Bali’s biggest festival is just around the corner and unlike other New Year’s celebrations, the Balinese people don’t start the New Year with a “bang”. In most western countries we welcome the New Year in revelry, in Bali, we start in silence.
The Balinese calendar consists of 12 months, each month begins the day after a new moon. The last day of the year; “Tawur Agung Kesang” is the “Day of Great sacrifices”. The goal is to ban all “Buta Kala” (the evil spirits) from the island. We do this by making giant, spooky monster statues called Ogoh-Ogoh. These monsters made out of paper mâché and bamboo symbolise the evil spirits in our environment. In the evening, there are carnival parades all over the island. Accompanied by a lot of noise and light burning torches the Ogoh-Ogoh are set on fire so that the “Bhuta Kala” are banned from the island and out of our lives.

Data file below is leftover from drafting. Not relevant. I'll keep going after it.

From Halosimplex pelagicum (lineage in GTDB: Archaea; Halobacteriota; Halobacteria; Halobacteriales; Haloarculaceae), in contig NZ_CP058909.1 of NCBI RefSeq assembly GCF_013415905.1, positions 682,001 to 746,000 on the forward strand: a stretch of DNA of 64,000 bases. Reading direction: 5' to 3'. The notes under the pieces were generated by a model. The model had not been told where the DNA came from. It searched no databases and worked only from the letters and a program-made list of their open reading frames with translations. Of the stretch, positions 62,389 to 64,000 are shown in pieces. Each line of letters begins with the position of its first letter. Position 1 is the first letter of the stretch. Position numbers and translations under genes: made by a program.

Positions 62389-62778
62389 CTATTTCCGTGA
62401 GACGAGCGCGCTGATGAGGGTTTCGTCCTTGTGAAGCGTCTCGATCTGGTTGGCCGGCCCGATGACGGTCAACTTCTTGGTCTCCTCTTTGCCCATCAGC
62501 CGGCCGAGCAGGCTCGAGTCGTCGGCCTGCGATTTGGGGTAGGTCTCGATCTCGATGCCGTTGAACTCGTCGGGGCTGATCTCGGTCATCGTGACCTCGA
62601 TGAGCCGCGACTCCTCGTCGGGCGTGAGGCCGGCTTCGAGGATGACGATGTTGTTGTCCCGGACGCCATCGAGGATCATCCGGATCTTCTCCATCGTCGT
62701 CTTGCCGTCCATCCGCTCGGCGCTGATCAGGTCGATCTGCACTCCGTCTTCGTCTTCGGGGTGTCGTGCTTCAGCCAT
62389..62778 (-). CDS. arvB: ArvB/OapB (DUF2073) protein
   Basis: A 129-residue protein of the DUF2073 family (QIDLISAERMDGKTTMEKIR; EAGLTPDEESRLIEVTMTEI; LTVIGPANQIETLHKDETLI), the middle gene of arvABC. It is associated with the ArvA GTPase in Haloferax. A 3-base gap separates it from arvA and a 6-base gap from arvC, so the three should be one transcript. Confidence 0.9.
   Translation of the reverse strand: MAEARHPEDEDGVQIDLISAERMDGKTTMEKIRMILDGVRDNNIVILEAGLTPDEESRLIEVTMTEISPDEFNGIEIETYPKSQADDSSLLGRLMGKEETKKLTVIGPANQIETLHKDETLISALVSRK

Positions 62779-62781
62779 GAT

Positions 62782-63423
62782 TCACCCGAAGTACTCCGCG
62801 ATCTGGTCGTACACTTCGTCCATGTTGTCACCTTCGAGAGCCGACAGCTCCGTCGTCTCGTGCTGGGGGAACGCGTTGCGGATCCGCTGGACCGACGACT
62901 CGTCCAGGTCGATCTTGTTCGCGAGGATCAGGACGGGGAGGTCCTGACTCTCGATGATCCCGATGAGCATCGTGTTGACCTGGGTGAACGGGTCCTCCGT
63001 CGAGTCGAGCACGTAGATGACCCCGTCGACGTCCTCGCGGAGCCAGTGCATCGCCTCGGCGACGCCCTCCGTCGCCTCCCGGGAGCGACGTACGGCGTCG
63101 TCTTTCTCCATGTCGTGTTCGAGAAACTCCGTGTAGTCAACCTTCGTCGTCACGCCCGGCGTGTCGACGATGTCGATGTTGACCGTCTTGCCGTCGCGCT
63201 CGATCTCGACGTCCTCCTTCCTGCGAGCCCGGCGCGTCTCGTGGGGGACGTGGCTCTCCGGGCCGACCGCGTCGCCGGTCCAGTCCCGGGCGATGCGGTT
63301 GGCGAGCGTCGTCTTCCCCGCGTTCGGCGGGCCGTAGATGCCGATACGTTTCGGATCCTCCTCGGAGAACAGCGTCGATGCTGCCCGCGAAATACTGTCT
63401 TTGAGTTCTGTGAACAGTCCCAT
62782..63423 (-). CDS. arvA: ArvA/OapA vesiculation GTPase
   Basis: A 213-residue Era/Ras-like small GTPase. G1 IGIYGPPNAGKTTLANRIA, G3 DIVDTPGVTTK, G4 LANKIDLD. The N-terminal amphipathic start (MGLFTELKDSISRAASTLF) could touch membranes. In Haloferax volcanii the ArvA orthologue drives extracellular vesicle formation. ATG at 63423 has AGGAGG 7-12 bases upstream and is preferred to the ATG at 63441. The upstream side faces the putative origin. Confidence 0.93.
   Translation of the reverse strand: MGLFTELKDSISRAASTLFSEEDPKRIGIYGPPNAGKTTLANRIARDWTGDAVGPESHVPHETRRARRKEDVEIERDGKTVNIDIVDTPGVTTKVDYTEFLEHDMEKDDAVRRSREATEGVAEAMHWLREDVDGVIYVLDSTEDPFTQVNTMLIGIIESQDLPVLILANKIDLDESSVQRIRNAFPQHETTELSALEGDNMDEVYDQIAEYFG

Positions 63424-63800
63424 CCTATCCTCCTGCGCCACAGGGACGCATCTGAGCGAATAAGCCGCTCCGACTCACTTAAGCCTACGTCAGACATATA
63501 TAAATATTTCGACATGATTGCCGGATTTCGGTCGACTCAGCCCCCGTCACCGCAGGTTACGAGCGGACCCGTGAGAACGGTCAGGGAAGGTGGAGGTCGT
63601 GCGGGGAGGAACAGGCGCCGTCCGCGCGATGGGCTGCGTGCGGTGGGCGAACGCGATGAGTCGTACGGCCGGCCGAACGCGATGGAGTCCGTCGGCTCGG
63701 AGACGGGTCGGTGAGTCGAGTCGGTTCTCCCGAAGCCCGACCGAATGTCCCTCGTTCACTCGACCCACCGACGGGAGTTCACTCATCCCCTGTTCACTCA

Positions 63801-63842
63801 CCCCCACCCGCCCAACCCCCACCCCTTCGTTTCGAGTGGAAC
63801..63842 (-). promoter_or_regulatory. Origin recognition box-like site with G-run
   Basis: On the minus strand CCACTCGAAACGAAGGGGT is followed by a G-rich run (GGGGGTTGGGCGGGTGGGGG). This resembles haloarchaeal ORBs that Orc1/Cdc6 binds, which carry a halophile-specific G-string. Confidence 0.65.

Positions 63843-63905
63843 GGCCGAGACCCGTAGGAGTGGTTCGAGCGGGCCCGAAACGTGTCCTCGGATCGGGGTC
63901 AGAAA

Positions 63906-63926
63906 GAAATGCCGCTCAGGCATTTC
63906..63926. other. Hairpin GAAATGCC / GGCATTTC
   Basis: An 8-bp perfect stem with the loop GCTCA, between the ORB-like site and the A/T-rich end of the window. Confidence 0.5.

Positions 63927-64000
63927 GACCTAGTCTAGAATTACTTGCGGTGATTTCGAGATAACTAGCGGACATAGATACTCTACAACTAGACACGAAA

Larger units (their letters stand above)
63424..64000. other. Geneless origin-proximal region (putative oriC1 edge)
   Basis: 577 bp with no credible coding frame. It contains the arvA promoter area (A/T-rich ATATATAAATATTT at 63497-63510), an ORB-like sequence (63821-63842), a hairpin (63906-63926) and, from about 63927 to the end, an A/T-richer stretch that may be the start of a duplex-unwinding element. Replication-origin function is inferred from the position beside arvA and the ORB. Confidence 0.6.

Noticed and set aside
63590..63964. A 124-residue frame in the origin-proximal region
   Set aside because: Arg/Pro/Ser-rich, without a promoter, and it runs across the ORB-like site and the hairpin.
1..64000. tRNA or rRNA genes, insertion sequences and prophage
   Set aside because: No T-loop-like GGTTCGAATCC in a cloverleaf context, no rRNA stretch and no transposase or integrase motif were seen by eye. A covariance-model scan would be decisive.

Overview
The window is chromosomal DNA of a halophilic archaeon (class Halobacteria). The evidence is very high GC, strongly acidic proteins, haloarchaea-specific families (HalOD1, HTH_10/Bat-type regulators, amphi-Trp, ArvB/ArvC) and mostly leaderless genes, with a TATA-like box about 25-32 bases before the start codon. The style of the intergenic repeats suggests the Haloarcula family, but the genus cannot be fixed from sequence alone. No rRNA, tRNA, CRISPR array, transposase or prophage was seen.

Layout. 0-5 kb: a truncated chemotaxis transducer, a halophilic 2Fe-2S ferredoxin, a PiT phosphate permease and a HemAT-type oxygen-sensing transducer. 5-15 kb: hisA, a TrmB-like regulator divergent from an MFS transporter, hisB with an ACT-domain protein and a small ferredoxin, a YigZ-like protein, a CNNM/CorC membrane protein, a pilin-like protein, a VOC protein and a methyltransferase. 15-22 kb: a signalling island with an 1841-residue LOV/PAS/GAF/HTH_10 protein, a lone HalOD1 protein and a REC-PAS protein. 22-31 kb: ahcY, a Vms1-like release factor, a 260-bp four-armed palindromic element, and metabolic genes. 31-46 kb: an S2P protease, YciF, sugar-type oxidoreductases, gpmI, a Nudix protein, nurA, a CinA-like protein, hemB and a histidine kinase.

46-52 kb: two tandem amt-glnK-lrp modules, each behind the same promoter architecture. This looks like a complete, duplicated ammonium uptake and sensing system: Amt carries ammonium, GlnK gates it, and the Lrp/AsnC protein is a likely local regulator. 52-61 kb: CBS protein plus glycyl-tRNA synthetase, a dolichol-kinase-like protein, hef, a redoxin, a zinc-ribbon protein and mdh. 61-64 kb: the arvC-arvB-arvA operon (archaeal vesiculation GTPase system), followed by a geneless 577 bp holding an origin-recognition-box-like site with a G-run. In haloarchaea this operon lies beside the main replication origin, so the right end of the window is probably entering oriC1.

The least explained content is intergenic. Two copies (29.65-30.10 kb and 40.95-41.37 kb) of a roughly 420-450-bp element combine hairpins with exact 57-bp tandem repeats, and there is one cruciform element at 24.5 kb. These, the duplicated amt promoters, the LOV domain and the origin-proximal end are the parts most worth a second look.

The first daNyepi, the Day of Silence, which this year will fall on the 21st of March 2015. After the carnival, streets and beaches are empty and Bali remains silent for 24 hours. Starting at 6 AM on Nyepi day, no working or traveling is allowed and people have to stay in their houses. Light is to be kept at a minimum and even entertainment or pleasure is not allowed.
Bali will be covered in darkness so that if the evil spirits come back to the island, they will think it is uninhabited. They will decide to pass on and leave Bali alone for the next year. For the Balinese this is a day of self-reflection, where we think about what we have done wrong in the past year.
As for tourists, you are more than welcome to celebrate the carnival the day before Nyepi with us. On Nyepi day, traditional Balinese security men, called Pecalang, will prevent any disturbance of Nyepi and so it is recommended to stay inside out of respect for the Hindu culture. Read a book or have an afternoon nap and keep in mind that all shops are closed until 6am the next morning!